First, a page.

Hvor mange vil stemme på Klaus Riskær Pedersen?

Hos B.T. kan man læse om en chok-måling, der vil sætte et tal på, hvor mange der vil stemme på Klaus Riskær Pedersens parti af samme navn: “Hans nydannede parti, der bærer hans navn, står nemlig til 1,9 procent af stemmerne.”

Det eneste chokerende ved denne måling er, hvor elendig den er ud fra et fagligt perspektiv. YouGov, der har foretaget målingen, gør i hvert fald hvad de kan for at vise, at man ikke bør tage dem seriøst som analyseinstitut. Problemet med målingen er, at der ikke er tale om en meningsmåling, hvor vælgerne er blevet spurgt om, hvilket parti de ville stemme på, hvis der var valg i morgen.

I stedet er vælgerne blevet givet følgende spørgsmål: “Hvor tilbøjelig vil du være til at stemme på ‘Partiet Klaus Riskær Pedersen’ ved det kommende folketingsvalg, som skal afholdes senest den 17. juni 2019?”

Dette fører til, at flere vil give udtryk for, at de vil stemme på partiet, end hvis der var tale om en normal meningsmåling. For at illustrere det problematiske, kan vi kigge på tidligere tilfælde. I 2016 viste en Voxmeter-måling, at 10,8 procent af danskerne ville stemme på Nye Borgerlige. Dette var lodret forkert og udelukkende tilfældet grundet den samme procedure som anvendes i aktuelle YouGov-måling.

Senere i 2016 kom der en lignende måling fra Gallup omhandlende opbakningen til Danskernes Parti. Denne måling viste en opbakning på 3,4 procent til partiet, der for længst er glemt. Ligeledes et tal der ikke siger noget som helst om, hvor mange der ville stemme på partiet ved et folketingsvalg.

Denne slags meningsmålinger er ubrugelige for alle andre end journalister, der ikke forstår metode, og så selvfølgelig de nævnte partier, der har brug for at vise, at de har opbakning i befolkningen. Det eneste interessante ved denne måling er, at end ikke med så misvisende og fejlagtig en måling er der evidens for, at Klaus Riskær Pedersen står til at blive valgt ind.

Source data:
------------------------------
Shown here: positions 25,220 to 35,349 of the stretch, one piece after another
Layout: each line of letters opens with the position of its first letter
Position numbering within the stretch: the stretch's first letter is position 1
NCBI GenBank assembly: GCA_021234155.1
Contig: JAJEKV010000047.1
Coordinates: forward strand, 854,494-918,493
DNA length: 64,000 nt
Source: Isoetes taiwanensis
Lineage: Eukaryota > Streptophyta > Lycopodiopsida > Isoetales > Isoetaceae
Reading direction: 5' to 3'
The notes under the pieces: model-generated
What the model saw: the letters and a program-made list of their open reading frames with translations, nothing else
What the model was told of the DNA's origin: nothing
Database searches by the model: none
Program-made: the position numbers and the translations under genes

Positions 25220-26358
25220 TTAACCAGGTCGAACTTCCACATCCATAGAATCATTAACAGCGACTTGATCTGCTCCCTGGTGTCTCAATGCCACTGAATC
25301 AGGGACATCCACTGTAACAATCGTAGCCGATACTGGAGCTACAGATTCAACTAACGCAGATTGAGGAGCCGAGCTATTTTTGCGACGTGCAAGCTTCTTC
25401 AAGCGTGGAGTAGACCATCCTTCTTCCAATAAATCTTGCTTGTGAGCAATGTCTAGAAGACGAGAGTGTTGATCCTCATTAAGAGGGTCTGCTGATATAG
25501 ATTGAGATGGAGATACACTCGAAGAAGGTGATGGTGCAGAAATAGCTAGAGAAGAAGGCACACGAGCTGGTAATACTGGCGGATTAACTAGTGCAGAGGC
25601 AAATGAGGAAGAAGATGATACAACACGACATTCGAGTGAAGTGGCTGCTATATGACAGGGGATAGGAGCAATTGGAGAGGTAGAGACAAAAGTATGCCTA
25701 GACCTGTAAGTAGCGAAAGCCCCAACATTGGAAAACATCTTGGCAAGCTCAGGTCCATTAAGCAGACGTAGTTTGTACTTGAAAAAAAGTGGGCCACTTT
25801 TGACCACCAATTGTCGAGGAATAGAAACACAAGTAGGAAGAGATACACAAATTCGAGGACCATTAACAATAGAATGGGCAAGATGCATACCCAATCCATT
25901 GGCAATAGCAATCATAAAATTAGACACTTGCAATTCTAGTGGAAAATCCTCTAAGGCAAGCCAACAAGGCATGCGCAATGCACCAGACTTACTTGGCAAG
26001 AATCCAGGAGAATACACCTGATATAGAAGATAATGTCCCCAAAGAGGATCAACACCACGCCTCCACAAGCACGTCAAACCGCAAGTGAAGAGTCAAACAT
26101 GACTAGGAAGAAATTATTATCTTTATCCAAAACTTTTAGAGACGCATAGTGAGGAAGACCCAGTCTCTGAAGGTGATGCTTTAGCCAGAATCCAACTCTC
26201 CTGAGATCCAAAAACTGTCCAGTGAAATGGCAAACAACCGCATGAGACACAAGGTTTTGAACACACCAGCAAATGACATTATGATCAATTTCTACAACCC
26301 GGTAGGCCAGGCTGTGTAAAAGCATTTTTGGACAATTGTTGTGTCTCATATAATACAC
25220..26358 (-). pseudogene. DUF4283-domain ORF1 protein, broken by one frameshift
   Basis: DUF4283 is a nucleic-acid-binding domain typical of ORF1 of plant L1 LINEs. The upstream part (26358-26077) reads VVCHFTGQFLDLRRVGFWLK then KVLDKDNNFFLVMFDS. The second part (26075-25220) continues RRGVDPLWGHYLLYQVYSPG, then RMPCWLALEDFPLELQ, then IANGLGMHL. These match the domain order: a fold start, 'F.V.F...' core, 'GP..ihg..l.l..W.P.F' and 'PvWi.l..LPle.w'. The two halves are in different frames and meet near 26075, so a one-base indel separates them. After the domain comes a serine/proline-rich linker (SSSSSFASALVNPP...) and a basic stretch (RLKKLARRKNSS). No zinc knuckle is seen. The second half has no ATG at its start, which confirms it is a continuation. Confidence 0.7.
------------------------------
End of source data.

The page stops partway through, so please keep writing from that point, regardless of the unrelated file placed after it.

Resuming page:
Hvordan vil danskerne stemme til Europa-Parlamentsvalget?

I en ny rapport fra Europa-Parlamentet foretaget af Kantar Public, gives der tal på, hvordan partierne vil klare sig ved det kommende Europa-Parlamentsvalg.

Der er dog tale om en rapport, der har betydelige svagheder. Disse svagheder gør, at man bør være varsom med at tolke for meget ud af disse resultater. Dette udtaler jeg mig om i en artikel hos Mandag Morgens TjekDet. Artiklen kan læses her.

Potpourri: Statistics #52

Here’s why 2019 is a great year to start with R: A story of 10 year old R code then and now
How the BBC Visual and Data Journalism team works with graphics in R
Special Topics in Data Science: Responsible Data Science
Causal Data Science
From Psychologist to Data Scientist
Causal Graphs Seminar
R Coding Style Guide
Explaining the 2016 Democratic Primary with Machine Learning
A guide to making your data analysis more reproducible
Exploring the multiplication table with R
hcandersenr: An R Package for H.C. Andersens fairy tales
Solving the model representation problem with broom
Basic Stata Syntax Workshop
Bayesian Logistic Regression using brms, Part 1
Half a dozen frequentist and Bayesian ways to measure the difference in means in two groups
Understanding propensity score weighting
Causal Inference Book
15 new ideas and new tools for R gathered from the RStudio Conference 2019
Keeping up to date with R news

How to improve your figures #1: Don’t use the y-axis to mislead

There are good reasons to think carefully about the y-axis when you design figures, including considerations on whether to start your y-axis at zero or not. In this post, I provide a simple piece of advice: when presenting bar charts on a linear scale, start at 0. Not 0.38. Not 0.31. Not 0.04. 0.

The figure below, from Hanel et al. (2018), depicts the same data in three panels. It shows how the same data can be presented in different ways with implications for how we perceive differences between groups.